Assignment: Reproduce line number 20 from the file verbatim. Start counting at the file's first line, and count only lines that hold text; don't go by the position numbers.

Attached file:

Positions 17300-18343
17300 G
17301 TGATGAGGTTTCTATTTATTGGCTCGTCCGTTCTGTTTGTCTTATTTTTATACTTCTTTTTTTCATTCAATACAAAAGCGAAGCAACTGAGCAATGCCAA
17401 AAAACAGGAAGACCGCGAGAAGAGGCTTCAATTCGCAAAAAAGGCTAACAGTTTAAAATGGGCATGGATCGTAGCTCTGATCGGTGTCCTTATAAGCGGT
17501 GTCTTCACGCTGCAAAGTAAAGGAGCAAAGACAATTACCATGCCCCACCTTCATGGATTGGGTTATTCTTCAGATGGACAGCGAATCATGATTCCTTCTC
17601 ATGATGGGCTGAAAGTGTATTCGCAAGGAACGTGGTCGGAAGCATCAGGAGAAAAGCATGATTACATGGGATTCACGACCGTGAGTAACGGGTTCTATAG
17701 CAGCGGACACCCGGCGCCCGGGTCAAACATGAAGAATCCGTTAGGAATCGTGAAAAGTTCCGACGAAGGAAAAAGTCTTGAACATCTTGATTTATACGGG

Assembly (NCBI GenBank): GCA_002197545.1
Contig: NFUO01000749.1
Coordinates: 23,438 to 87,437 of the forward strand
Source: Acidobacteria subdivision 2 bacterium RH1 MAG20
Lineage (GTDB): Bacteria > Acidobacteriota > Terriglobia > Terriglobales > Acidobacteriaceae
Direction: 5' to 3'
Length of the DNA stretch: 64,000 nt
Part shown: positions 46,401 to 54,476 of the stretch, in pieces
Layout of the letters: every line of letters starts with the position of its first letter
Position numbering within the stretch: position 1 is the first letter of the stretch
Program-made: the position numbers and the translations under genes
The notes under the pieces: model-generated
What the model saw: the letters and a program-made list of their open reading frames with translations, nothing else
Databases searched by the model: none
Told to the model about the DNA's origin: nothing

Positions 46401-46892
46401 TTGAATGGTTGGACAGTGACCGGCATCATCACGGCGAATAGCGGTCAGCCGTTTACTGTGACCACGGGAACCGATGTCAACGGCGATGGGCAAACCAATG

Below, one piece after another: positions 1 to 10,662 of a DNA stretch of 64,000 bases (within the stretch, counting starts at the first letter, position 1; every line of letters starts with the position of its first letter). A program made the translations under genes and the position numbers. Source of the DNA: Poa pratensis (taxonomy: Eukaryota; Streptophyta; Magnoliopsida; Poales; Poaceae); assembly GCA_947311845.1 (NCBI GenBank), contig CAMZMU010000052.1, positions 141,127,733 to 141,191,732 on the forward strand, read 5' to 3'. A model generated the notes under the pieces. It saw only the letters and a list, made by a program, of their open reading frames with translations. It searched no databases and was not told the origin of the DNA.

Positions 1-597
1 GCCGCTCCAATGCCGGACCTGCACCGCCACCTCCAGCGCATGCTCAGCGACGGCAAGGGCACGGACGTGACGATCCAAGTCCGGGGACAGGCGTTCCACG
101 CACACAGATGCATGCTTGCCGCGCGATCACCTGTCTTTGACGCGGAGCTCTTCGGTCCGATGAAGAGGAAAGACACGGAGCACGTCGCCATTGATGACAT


What the model saw: the letters and a program-made list of their open reading frames with translations, nothing else